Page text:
[tahoe-dev] How many servers can fail?

Shawn Willden shawn at willden.org
Wed Oct 26 12:16:18 UTC 2011

I think it would simplify things greatly to further constrain share
placement so that each server gets no more than one share, so that N,
H and K all refer to servers.  I realize that there are some
interesting things that can be achieved by setting N to be a multiple
of the number of servers available, but in practice I don't think they
add enough value to offset the conceptual complexity.

Personally, I would like to eliminate the distinction between N and H.
 I would set them to the same value except that I've discovered that
doing so seems to dramatically reduce write availability even when
more than N=H servers are available.

On Tue, Oct 25, 2011 at 4:53 PM, Brian Warner <warner at lothar.com> wrote:
> On 10/25/11 9:20 AM, Dirk Loss wrote:
>> To foster my understanding, I've tried to visualize what that means:
>>  http://dirk-loss.de/tahoe-lafs_nhk-defaults.png
> Wow, that's an awesome picture!. If we ever get to produce an animated
> cartoon of precious shares and valiant servers and menacing attackers
> battling it out while the user nervously hits the Repair button, I'm
> hiring you for sure :). But yeah, your understanding is correct.
> It may help to know that "H" is a relatively recent addition (1.7.0,
> Jun-2010). The original design had only k=3 and N=10, but assumed that
> you'd only upload files in an environment with at least N servers (in
> fact the older design, maybe 1.2.0 in 2009, had the Introducer tell all
> clients what k,N to use, instead of them picking it for themselves). Our
> expectation was thus that you'd get no more than one share per server,
> so "losing 7 servers" was equivalent to "losing 7 shares", leaving you 3
> (>=k) left.
> I designed the original uploader to allow uploads in the presence of
> fewer than N servers, by storing multiple shares per server as necessary
> to place all N shares. The code strives for uniform placement (it won't
> put 7 on server A and then 1 each on servers B,C,D, unless they're
> nearly full). My motivation was to improve the out-of-the-box experience
> (where you spin up a test grid with just one or two servers, but don't
> think to modify your k/N to match), and to allow reasonable upgrades to
> more servers later (by migrating the doubled-up shares to new servers,
> keeping the filecaps and encoding the same, but improving the
> diversity).
> There was a "shares of happiness" setting in that original uploader, but
> it was limited to throwing an exception if too many servers drop off
> *during* the upload itself (which commits to a fixed set of servers at
> the start of the process). I still expected there to be plenty of
> servers available, so re-trying the upload would still get you full
> diversity.
> The consequences of my choosing write-availability over reliability show
> up when some of your servers are already down when you *start* the
> upload (this wasn't a big deal for the AllMyData production grid, but
> happens much more frequently in a volunteergrid). You might think you're
> on a grid with 20 servers, but it's 2AM and most of those boxes are
> turned off, so your upload only actually gets to use 2 servers. The old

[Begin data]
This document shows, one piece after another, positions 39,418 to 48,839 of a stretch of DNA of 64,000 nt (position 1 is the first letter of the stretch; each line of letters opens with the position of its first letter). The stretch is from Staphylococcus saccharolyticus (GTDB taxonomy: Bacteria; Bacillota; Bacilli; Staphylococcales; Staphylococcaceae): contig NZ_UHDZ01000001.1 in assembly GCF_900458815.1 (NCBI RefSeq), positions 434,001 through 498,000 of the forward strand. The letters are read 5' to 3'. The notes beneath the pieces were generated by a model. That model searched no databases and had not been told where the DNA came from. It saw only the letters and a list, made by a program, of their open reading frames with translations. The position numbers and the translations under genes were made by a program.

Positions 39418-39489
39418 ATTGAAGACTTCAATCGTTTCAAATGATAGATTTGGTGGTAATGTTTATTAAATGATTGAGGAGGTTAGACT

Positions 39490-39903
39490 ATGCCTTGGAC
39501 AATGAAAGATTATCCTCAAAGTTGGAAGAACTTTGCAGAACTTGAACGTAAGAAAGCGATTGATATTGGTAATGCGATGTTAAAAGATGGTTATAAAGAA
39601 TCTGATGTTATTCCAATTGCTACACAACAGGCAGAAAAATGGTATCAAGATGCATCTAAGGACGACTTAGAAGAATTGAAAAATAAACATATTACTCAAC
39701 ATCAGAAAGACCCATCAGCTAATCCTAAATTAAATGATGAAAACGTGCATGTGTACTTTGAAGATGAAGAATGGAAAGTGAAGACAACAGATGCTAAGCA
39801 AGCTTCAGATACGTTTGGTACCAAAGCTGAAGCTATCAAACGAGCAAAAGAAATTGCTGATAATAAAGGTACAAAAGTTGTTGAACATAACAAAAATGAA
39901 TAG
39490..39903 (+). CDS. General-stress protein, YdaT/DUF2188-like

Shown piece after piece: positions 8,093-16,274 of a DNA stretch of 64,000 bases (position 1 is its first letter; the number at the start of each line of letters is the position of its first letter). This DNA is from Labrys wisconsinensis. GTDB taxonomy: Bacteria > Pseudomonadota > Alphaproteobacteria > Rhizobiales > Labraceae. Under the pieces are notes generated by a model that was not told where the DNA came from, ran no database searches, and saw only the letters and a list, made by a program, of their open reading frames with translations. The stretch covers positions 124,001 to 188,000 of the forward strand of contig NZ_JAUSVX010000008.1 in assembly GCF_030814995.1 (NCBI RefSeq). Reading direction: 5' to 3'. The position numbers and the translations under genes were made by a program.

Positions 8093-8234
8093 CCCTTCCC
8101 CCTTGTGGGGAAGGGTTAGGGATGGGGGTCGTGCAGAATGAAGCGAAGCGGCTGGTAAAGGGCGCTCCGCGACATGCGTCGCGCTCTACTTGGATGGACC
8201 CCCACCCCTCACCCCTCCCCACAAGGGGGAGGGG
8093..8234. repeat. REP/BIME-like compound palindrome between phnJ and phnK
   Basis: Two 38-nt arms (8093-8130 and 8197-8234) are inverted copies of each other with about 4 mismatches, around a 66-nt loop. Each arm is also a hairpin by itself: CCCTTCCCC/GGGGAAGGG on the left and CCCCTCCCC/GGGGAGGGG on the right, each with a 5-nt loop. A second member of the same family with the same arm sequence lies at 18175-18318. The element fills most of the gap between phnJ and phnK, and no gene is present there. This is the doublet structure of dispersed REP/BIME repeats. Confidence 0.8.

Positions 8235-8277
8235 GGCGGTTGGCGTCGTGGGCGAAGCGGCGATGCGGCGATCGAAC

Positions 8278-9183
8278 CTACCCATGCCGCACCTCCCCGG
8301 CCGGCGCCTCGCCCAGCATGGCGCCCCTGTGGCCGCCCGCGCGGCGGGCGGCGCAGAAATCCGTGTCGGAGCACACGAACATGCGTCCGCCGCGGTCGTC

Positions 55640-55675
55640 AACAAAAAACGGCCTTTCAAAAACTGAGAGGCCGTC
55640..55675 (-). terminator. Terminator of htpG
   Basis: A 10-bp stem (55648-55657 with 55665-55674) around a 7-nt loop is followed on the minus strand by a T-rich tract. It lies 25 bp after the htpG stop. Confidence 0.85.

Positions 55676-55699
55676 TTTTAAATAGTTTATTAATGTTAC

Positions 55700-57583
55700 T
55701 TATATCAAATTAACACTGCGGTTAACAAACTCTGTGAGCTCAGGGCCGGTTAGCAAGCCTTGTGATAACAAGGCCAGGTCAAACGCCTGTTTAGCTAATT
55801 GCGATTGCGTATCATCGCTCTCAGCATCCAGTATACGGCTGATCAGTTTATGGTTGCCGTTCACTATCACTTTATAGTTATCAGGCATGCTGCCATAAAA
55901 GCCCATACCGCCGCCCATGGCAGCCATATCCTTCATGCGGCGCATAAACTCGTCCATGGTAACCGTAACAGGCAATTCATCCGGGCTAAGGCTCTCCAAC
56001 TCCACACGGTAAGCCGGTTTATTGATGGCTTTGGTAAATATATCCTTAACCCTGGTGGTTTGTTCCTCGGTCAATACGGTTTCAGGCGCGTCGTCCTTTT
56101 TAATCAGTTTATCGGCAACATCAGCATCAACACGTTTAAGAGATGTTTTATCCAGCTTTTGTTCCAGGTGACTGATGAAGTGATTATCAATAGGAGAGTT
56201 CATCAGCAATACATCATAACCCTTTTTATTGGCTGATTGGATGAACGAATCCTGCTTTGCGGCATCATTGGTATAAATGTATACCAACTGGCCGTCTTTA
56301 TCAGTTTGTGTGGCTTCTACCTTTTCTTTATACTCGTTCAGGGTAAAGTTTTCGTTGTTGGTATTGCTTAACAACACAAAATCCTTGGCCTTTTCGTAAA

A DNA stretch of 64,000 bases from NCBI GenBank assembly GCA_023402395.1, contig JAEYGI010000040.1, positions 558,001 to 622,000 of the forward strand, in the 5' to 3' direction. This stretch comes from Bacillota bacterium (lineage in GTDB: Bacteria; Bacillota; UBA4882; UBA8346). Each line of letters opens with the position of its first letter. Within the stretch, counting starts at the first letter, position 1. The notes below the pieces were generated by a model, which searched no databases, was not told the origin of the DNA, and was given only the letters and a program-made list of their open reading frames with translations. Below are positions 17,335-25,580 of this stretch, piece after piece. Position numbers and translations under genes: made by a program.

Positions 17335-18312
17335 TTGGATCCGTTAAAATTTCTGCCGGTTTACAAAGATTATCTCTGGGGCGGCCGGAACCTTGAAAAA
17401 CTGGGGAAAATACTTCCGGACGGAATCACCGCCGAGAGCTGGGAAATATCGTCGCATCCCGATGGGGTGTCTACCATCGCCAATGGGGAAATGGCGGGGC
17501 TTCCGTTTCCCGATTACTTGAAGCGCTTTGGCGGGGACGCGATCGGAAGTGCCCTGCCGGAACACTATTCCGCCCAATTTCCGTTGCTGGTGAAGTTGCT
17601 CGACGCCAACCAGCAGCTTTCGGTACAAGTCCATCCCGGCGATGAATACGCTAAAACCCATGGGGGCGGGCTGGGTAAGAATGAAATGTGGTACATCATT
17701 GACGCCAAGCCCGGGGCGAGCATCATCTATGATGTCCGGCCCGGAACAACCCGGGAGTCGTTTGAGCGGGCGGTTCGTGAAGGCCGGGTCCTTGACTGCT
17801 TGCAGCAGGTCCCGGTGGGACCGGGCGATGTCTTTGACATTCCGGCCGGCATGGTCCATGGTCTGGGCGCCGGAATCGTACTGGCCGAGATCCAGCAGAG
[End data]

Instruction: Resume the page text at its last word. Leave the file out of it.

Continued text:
> code would cheerfully put 5 shares on each, and now you've got a 2POF
> (dual-point-of-failure). The worst case was when your combination
> client+server hadn't really managed to connect to the network yet, and
> stored all the shares on itself (SPOF). You might prefer to get a
> failure rather than a less-reliable upload: to choose reliability over
> the availability of writes.
> So 1.7.0 changed the old "shares of happiness" into a more accurate (but
> more confusing) "servers of happiness" (but unfortunately kept the old
> name). It also overloaded what "k" means. So now you set "H" to be the
> size of a "target set". The uploader makes sure that any "k"-sized
> subset of this target will have enough shares to recover the file. That
> means that H and k are counting *servers* now. (N and k still control
> encoding as usual, so k also counts shares, but share *placement* is
> constrained by H and k). The uploader refuses to succeed unless it can
> get sufficient diversity, where H and k define what "sufficient" means.
> (there may be situations where an upload would fail, but your data would
> still have been recoverable: shares-of-happiness is meant to ensure a
> given level of diversity/safety: choosing reliability over
> write-availability)
> So the new "X servers may fail and your data is still recoverable"
> number comes from H-k (both counting servers). The share-placement
> algorithm still tries for uniformity, and if it achieves that then you
> can tolerate even more failures (up to N-k if you manage to get one
> share per server).
> I'm still not sure the servers-of-happiness metric is ideal. While it
> lets you specify a safety level more accurately/meaningfully in the face
> of insufficient servers, it's always been more hard to explain and
> understand. Some days I'm in favor of a more-absolute list of "servers
> that must be up" (I mocked up a control panel in
> http://tahoe-lafs.org/pipermail/tahoe-dev/2011-January/005944.html).
> Having a minimum-reliability constraint is good, but you also want to
> tell your client just how many servers you *expect* to have around, so
> it can tell you whether it can satisfy your demands.
> I still think it'd be pretty cool if the client's Welcome page had a
> little game or visualization where it could show you, given the current
> set of available servers, whether the configured k/H/N could be
> satisfied or not. Something to help explain the share-placement rules
> and help users set reasonable expectations.
> cheers,
>  -Brian
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